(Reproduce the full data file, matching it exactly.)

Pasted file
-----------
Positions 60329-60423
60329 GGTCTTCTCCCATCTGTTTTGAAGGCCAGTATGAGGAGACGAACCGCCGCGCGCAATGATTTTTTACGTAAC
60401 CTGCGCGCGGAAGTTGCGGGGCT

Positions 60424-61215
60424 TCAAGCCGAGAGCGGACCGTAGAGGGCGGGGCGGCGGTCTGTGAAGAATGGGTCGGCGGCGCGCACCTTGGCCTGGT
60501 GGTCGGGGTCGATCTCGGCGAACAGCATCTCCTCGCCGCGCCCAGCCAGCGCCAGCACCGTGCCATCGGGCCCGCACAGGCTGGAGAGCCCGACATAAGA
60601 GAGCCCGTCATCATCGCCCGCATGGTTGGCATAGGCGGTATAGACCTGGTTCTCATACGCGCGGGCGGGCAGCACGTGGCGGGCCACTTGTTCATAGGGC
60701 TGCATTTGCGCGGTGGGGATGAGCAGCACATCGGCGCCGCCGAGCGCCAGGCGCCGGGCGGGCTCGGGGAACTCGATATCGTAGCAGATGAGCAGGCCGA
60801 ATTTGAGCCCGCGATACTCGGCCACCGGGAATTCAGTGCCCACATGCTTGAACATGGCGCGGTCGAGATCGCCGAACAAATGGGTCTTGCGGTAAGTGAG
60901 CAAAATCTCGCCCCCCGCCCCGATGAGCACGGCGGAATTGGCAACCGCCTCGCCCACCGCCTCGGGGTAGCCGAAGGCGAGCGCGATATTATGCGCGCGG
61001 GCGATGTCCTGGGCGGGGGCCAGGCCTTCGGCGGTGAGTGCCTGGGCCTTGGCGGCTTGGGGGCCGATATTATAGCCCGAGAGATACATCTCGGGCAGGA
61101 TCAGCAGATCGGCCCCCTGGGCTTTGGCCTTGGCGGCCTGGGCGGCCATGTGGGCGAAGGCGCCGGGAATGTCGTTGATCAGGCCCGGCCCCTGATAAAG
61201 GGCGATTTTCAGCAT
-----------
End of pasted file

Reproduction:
Positions 60329-60423
60329 GGTCTTCTCCCATCTGTTTTGAAGGCCAGTATGAGGAGACGAACCGCCGCGCGCAATGATTTTTTACGTAAC
60401 CTGCGCGCGGAAGTTGCGGGGCT

Positions 60424-61215
60424 TCAAGCCGAGAGCGGACCGTAGAGGGCGGGGCGGCGGTCTGTGAAGAATGGGTCGGCGGCGCGCACCTTGGCCTGGT
60501 GGTCGGGGTCGATCTCGGCGAACAGCATCTCCTCGCCGCGCCCAGCCAGCGCCAGCACCGTGCCATCGGGCCCGCACAGGCTGGAGAGCCCGACATAAGA
60601 GAGCCCGTCATCATCGCCCGCATGGTTGGCATAGGCGGTATAGACCTGGTTCTCATACGCGCGGGCGGGCAGCACGTGGCGGGCCACTTGTTCATAGGGC
60701 TGCATTTGCGCGGTGGGGATGAGCAGCACATCGGCGCCGCCGAGCGCCAGGCGCCGGGCGGGCTCGGGGAACTCGATATCGTAGCAGATGAGCAGGCCGA
60801 ATTTGAGCCCGCGATACTCGGCCACCGGGAATTCAGTGCCCACATGCTTGAACATGGCGCGGTCGAGATCGCCGAACAAATGGGTCTTGCGGTAAGTGAG
60901 CAAAATCTCGCCCCCCGCCCCGATGAGCACGGCGGAATTGGCAACCGCCTCGCCCACCGCCTCGGGGTAGCCGAAGGCGAGCGCGATATTATGCGCGCGG
61001 GCGATGTCCTGGGCGGGGGCCAGGCCTTCGGCGGTGAGTGCCTGGGCCTTGGCGGCTTGGGGGCCGATATTATAGCCCGAGAGATACATCTCGGGCAGGA
61101 TCAGCAGATCGGCCCCCTGGGCTTTGGCCTTGGCGGCCTGGGCGGCCATGTGGGCGAAGGCGCCGGGAATGTCGTTGATCAGGCCCGGCCCCTGATAAAG
61201 GGCGATTTTCAGCAT